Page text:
CMLL 59th Anniversary Show

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CMLL 59th Anniversary show
Atlantis, wrestled in the main event of the show
Promotion Consejo Mundial de Lucha Libre (CMLL)
Date September 18, 1992[1]
Venue Arena México[1]
City Mexico City, Mexico[1]
Event chronology
36. Aniversario de Arena México CMLL 59th Anniversary show 37. Aniversario de Arena México
CMLL Anniversary Shows chronology
EMLL 58th Anniversary Show CMLL 59th Anniversary show CMLL 60th Anniversary Show

The CMLL 59th Anniversary Show was a professional wrestling major show event produced by Consejo Mundial de Lucha Libre (CMLL) that took place on September 18, 1992 in Arena México, Mexico City, Mexico. This was the first Anniversary show under the CMLL name as the company had changed name from Empresa Mexicana de Lucha Libre in the winter of 1991. The show consisted of five matches, with the main event being a Six-man tag team match between the team of The Great Kabuki, La Fiera and Pierroth Jr. and the team of Rayo de Jalisco Jr., Atlantis and King Haku. The show also featured a Lucha de Apuestas, hair vs. hair match, between El Dandy and El Satánico. Furthermore the show featured two more six-man tag team matches and a Tag Team match featuring Japanese women making a special appearance for CMLL.[1] The event commemorated the 59th anniversary of CMLL, the oldest professional wrestling promotion in the world. The Anniversary show is CMLL's biggest show of the year, their Super Bowl event.



The 1992 CMLL Anniversary Shows commemorated the 59th anniversary of the Mexican professional wrestling company Consejo Mundial de Lucha Libre (Spanish for "World Wrestling Council"; CMLL) holding their first show on September 22, 1933 by promoter and founder Salvador Lutteroth.[2] CMLL, originally known as Empresa Mexicana de Lucha Libre ("Mexican Wrestling Company"; EMLL) it would change its name to Consejo Mundial de Lucha Libre in 1992 to signal their departure from the National Wrestling Alliancem with the 59th Anniversary show being the first anniversary show held under the CMLL banner.[3] With the sales of the Jim Crockett Promotions to Ted Turner in 1988 CMLL became the oldest, still-operating wrestling promotion in the world.[3] Over the years CMLL has on occasion held multiple shows to celebrate their anniversary but since 1977 the company has only held one annual show, which is considered the biggest show of the year, CMLL's equivalent of WWE's WrestleMania or their Super Bowl event. CMLL has held their Anniversary show at Arena México in Mexico City, Mexico since 1956, the year the building was completed, over time Arena México earned the nickname "The Cathedral of Lucha Libre" due to it hosting most of CMLL's major events since the building was completed.[3] Traditionally CMLL holds their major events on Friday Nights, replacing their regularly scheduled Super Viernes show.[3]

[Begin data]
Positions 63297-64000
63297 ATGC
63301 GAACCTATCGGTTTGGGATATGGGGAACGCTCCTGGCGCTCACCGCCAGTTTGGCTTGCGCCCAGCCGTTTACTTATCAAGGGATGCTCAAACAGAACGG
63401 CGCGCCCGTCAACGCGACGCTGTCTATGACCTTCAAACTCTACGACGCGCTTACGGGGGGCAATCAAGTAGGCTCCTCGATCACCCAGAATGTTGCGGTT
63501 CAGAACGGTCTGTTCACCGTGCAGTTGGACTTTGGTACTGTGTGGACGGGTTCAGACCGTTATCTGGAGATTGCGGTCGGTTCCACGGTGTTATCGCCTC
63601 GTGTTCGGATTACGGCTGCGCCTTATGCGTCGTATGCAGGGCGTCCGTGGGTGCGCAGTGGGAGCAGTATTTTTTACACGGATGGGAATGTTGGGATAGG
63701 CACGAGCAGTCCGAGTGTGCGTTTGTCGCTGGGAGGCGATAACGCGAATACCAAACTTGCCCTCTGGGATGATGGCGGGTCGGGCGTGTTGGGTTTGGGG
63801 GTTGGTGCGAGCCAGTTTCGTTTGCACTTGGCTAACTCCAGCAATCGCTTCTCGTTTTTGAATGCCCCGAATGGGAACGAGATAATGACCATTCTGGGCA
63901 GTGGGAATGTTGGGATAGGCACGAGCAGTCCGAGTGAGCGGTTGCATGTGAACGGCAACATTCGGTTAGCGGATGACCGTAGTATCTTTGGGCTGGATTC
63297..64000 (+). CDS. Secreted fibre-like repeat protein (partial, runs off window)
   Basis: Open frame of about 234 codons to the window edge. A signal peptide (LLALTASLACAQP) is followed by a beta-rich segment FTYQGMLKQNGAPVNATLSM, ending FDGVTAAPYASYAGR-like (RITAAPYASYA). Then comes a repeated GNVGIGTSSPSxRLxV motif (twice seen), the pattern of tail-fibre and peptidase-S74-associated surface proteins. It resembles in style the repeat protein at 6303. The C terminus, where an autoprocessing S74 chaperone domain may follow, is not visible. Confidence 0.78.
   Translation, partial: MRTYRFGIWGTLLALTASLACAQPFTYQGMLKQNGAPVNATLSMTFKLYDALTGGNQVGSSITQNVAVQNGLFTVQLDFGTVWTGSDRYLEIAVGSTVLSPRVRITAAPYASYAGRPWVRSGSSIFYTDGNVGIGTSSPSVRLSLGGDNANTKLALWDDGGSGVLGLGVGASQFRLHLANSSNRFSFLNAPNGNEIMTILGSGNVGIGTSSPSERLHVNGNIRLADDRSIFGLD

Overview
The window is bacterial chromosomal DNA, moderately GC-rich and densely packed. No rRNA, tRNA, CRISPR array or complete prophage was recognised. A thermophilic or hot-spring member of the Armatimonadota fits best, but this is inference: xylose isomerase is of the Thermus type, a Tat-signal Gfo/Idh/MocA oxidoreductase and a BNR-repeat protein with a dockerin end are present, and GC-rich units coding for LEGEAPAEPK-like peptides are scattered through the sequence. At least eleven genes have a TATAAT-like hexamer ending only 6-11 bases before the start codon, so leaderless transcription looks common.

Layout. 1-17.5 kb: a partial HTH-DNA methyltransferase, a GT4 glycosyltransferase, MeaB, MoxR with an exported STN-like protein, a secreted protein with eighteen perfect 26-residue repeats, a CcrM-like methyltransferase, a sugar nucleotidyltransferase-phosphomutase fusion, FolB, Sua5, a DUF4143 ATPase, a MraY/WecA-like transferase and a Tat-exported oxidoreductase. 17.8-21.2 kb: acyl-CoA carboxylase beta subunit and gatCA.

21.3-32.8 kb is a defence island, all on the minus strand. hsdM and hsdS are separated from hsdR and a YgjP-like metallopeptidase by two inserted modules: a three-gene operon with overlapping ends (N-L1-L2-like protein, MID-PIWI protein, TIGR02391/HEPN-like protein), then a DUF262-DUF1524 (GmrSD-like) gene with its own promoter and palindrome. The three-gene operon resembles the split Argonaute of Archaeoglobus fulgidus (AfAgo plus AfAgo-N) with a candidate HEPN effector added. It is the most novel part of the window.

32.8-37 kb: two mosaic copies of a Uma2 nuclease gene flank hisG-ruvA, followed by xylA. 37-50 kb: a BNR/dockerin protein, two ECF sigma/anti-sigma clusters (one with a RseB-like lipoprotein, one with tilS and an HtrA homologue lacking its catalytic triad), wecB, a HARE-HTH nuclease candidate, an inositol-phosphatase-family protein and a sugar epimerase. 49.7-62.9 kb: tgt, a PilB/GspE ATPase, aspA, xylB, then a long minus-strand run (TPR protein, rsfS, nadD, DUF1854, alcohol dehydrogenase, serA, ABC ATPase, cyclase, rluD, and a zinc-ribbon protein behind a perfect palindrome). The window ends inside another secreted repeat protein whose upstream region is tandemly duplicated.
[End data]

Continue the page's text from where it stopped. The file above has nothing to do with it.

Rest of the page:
The event featured five professional wrestling matches with different wrestlers involved in pre-existing scripted feuds, plots and storylines. Wrestlers were portrayed as either heels (referred to as rudos in Mexico, those that portray the "bad guys") or faces (técnicos in Mexico, the "good guy" characters) as they followed a series of tension-building events, which culminated in a wrestling match or series of matches.


No. Results[1][4] Stipulations
1 Los Metálicos (Oro, Plata and Bronce[Note 1]) wrestled El Fiero, El Felino and Lynx to a draw Best two-out-of-three falls six-man "Lucha Libre rules" tag team match
2 Aja Kong and Kyoko Inoue defeated Xochitl Hamada and Kaoru Maeda Best two-out-of-three falls Tag team match
3 Love Machine, Último Dragón and Vampiro Canadienese defeated Black Magic, Negro Casas and Pirata Morgan Best two-out-of-three falls six-man six-man "Lucha Libre rules" tag team match
4 El Dandy defeated El Satánico Best two-out-of-three falls Lucha de Apuestas, hair vs. hair match[5][6]
5 Atlantis, King Haku and Rayo de Jalisco Jr. defeated El Gran Kabuki, La Fiera and Pierroth Jr. Best two-out-of-three falls six-man six-man "Lucha Libre rules" tag team match


  1. ^ This was the second person to play Bronce, not Black Warrior


  1. ^ a b c d e "59th Anniversary Show". ProWrestlingHistory. September 18, 1992. Retrieved February 19, 2010. 
  2. ^ "Los Lutteroth / the Lutteroths". Lucha Libre: Masked Superstars of Mexican Wrestling. Distributed Art Publishers, Inc. 2005. pp. 20–27. ISBN 968-6842-48-9. 
  3. ^ a b c d Madigan, Dan (2007). "A family affair". Mondo Lucha Libre: the bizarre & honorable world of wild Mexican wrestling. HarperColins Publisher. pp. 128–132. ISBN 978-0-06-085583-3. 
  4. ^ "1991 Especial!". Box y Lucha Magazine (in Spanish). January 9, 1992. pp. 2–28. issue 2020. 
  5. ^ "Historia de Los Aniversarios del CMLL". The Gladiatores Magazine (in Spanish). September 2, 2010. Retrieved September 28, 2012. 
  6. ^ Ruiz Glez, Alex (September 7, 2010). "CMLL: 79 historias, 79 Aniversario, las 79 luchas estelares". SuperLuchas (in Spanish). Retrieved October 20, 2012.